Deprogrammer says he'll help cult members


DALLAS -- As children and women trickle out of the high-walled compound of the Branch Davidian sect, a consultant says he is ready to repair what he sees as the human wreckage inside.

Dick Ross, a practitioner in the relatively new and controversial field of cult deprogramming, was flown to Texas by Dallas-Fort Worth television station KDFW.

Mr. Ross, who said that he deprogrammed a New York man who was a seven-year member of the cult, said that he was in contact with several families of cult members.

"These people have been subjected to the worst kind of mental manipulation and emotional control," Mr. Ross said in an interview Tuesday. ". . . If they don't get help they may become a group of adoring disciples who communicate with him [leader David Koresh] in prison."

Mr. Ross, who charges $500 a day for his services but holds no degree in psychology, said that he sees his job as reactivating free-thinking among people who have submitted themselves to the will of one leader. Mr. Ross said that the process takes four days to a week and that he then refers them for psychological help.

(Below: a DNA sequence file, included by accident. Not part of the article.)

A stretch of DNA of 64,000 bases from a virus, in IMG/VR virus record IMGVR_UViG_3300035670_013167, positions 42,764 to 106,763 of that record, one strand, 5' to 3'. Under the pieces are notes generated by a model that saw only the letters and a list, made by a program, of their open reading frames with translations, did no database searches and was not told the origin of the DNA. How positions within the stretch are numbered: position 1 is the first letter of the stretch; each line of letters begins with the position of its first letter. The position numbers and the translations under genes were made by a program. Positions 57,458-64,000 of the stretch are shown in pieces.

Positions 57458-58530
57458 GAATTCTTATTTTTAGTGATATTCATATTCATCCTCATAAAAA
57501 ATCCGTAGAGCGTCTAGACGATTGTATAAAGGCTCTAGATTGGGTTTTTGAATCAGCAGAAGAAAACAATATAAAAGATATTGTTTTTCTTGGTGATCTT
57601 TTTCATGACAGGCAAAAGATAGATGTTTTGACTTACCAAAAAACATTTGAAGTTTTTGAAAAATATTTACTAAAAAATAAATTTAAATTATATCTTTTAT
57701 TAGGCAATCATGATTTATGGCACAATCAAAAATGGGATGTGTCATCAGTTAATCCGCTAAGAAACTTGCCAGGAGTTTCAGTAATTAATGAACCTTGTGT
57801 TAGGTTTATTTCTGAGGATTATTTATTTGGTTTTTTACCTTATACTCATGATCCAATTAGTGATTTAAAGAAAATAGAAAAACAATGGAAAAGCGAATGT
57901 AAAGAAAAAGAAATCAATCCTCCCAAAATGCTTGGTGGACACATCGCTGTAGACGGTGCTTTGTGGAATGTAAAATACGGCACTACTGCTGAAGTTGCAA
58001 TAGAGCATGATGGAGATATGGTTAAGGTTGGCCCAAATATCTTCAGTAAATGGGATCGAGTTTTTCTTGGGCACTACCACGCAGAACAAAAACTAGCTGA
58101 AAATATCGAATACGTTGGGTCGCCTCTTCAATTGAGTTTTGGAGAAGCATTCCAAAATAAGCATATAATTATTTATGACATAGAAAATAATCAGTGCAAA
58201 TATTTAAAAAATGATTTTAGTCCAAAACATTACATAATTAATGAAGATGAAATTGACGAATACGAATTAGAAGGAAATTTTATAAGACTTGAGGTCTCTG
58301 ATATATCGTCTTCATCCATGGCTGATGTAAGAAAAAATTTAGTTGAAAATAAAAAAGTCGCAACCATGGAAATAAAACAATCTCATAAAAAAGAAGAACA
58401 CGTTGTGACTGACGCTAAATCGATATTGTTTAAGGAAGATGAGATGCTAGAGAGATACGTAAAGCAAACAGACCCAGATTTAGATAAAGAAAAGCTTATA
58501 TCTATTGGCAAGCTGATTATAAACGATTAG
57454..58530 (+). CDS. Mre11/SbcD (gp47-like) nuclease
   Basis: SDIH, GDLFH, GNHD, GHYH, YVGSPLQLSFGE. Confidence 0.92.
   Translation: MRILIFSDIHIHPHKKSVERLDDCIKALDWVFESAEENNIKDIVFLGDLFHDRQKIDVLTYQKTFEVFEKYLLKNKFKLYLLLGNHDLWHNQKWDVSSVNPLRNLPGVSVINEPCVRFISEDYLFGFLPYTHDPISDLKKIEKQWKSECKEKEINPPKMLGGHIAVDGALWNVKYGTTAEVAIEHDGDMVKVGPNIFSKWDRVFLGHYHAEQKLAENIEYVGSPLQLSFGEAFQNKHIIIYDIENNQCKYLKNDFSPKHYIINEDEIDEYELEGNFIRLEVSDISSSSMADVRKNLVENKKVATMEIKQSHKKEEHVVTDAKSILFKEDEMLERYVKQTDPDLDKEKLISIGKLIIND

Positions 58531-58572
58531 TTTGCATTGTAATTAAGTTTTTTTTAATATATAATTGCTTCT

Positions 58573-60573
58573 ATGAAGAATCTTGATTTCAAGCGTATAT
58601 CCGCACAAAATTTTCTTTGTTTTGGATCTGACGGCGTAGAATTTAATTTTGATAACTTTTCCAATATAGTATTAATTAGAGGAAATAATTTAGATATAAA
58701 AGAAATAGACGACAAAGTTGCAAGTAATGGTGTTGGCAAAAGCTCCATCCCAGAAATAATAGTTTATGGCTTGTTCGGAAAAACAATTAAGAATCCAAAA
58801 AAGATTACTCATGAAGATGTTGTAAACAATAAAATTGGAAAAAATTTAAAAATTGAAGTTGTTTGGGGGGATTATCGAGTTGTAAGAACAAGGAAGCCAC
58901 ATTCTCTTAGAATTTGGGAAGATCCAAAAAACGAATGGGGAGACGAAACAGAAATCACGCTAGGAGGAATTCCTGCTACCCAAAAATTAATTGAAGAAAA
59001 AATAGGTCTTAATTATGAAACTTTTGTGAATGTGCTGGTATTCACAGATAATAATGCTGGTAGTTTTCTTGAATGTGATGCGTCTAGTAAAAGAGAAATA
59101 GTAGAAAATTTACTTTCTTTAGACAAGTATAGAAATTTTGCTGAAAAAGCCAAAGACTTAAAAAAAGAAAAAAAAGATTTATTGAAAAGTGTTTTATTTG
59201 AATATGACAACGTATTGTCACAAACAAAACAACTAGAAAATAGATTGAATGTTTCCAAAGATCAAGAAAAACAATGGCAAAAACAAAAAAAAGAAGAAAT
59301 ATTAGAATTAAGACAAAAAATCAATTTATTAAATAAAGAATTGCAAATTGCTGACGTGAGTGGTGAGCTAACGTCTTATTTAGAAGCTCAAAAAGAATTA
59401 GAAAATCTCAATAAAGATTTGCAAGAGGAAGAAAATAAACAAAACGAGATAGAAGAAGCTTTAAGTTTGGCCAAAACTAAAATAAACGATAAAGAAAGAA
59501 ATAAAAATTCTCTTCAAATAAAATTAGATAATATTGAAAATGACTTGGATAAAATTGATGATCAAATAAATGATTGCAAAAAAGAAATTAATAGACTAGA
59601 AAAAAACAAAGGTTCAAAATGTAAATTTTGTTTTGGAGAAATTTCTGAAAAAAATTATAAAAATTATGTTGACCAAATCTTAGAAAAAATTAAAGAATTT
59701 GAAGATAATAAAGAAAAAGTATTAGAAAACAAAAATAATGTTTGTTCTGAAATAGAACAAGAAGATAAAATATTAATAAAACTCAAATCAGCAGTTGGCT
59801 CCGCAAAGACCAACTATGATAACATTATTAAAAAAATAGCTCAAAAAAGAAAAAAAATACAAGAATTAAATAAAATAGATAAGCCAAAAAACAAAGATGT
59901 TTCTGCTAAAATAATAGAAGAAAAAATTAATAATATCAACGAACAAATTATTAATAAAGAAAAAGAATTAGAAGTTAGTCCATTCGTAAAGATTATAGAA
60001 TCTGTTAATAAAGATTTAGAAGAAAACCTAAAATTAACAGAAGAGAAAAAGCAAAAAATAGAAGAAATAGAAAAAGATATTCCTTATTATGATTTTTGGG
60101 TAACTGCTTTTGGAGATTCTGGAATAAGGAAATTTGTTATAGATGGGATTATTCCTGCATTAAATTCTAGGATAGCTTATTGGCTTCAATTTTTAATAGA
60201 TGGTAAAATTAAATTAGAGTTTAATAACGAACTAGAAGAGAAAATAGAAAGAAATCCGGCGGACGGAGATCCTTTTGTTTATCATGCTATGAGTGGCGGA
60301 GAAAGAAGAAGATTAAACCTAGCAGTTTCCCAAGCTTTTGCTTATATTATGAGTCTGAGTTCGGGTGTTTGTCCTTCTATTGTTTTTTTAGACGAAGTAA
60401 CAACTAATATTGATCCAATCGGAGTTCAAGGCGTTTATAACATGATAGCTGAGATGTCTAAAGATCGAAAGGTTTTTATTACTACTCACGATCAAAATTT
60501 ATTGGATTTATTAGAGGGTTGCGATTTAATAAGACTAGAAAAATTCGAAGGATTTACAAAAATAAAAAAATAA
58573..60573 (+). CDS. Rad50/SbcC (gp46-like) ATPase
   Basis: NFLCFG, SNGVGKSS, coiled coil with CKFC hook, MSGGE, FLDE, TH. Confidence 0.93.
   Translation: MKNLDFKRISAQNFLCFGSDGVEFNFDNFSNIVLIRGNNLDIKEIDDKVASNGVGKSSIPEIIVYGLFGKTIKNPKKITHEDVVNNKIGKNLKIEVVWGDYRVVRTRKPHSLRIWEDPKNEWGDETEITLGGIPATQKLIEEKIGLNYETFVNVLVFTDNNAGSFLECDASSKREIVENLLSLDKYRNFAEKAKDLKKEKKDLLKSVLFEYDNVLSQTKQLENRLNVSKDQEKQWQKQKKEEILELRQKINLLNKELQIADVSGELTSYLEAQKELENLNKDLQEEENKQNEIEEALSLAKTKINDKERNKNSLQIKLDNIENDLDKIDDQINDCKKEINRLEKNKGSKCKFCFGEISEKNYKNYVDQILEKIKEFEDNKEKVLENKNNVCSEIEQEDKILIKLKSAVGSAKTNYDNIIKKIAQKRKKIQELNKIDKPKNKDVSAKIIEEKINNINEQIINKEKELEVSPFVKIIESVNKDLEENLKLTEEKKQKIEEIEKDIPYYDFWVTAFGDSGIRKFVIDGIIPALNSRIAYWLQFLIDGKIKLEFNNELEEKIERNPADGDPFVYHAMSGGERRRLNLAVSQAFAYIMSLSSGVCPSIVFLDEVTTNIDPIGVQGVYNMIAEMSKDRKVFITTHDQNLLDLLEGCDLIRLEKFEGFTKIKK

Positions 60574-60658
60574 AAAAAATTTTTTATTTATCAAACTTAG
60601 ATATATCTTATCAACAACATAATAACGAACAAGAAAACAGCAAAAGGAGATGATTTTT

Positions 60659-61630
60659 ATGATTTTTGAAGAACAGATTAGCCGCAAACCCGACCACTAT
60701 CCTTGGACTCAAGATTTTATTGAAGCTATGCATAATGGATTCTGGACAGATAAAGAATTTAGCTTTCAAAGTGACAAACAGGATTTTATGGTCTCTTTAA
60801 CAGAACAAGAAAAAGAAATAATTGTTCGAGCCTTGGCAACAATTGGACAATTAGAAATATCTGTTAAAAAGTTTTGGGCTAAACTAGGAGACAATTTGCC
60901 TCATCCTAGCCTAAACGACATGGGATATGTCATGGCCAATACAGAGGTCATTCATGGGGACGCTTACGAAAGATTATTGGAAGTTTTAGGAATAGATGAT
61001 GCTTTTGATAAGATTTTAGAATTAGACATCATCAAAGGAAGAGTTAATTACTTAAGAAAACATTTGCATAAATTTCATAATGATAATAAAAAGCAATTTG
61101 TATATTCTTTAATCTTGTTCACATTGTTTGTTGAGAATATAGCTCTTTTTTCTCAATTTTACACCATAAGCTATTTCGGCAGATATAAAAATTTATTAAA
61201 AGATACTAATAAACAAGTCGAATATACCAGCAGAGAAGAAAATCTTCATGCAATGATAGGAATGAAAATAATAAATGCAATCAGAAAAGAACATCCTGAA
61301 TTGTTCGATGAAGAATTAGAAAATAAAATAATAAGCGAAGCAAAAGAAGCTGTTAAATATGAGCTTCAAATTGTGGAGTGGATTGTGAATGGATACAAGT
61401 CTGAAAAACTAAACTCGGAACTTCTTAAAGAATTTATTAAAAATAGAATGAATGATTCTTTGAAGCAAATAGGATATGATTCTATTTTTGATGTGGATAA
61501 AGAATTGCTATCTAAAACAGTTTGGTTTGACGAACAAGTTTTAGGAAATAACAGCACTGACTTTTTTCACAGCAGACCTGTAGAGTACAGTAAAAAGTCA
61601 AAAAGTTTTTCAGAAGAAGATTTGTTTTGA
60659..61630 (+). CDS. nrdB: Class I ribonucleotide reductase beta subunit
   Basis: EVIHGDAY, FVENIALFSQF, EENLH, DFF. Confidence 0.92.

"The children need to learn that the relationships they experienced inside were not normal," he said. "They will have to learn about normal

life," he said.

Mr. Ross began his fight against religious cults in 1982 after a Pentecostal group began recruiting members at his grandmother's nursing home in Phoenix. Four years later, the self-described activist left his work with his family's salvage business to become a full-time consultant.

Deprogrammers aren't universally accepted.

Dr. Lonnie D. Kliever, a theology professor at Southern Methodist University who specializes in new religious movements, refers to the industry as "the Ku Klux Klan of the religious world."

"This is a very shady repression of freedom of religion of adult men and women," Dr. Kliever said, referring to deprogrammers.

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